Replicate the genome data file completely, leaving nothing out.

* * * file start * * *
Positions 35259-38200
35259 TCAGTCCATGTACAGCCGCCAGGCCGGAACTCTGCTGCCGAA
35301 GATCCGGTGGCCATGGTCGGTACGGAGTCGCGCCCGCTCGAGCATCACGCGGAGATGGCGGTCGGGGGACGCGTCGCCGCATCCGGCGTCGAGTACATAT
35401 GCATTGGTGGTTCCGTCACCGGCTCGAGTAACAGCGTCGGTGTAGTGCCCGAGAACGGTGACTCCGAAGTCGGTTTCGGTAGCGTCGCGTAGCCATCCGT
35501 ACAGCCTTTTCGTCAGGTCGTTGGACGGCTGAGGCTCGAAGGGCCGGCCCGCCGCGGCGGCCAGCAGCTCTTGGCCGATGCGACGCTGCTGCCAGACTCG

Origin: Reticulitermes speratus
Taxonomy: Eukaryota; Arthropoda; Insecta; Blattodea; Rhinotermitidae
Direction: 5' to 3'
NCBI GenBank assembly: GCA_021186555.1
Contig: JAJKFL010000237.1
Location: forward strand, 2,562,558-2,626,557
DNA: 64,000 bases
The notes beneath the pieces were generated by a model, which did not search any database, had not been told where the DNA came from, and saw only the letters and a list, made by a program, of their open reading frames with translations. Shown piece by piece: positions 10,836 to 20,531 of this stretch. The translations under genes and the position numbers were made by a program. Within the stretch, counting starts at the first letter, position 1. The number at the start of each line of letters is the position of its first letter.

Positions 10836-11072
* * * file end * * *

Positions 35259-38200
35259 TCAGTCCATGTACAGCCGCCAGGCCGGAACTCTGCTGCCGAA
35301 GATCCGGTGGCCATGGTCGGTACGGAGTCGCGCCCGCTCGAGCATCACGCGGAGATGGCGGTCGGGGGACGCGTCGCCGCATCCGGCGTCGAGTACATAT
35401 GCATTGGTGGTTCCGTCACCGGCTCGAGTAACAGCGTCGGTGTAGTGCCCGAGAACGGTGACTCCGAAGTCGGTTTCGGTAGCGTCGCGTAGCCATCCGT
35501 ACAGCCTTTTCGTCAGGTCGTTGGACGGCTGAGGCTCGAAGGGCCGGCCCGCCGCGGCGGCCAGCAGCTCTTGGCCGATGCGACGCTGCTGCCAGACTCG

Origin: Reticulitermes speratus
Taxonomy: Eukaryota; Arthropoda; Insecta; Blattodea; Rhinotermitidae
Direction: 5' to 3'
NCBI GenBank assembly: GCA_021186555.1
Contig: JAJKFL010000237.1
Location: forward strand, 2,562,558-2,626,557
DNA: 64,000 bases
The notes beneath the pieces were generated by a model, which did not search any database, had not been told where the DNA came from, and saw only the letters and a list, made by a program, of their open reading frames with translations. Shown piece by piece: positions 10,836 to 20,531 of this stretch. The translations under genes and the position numbers were made by a program. Within the stretch, counting starts at the first letter, position 1. The number at the start of each line of letters is the position of its first letter.

Positions 10836-11072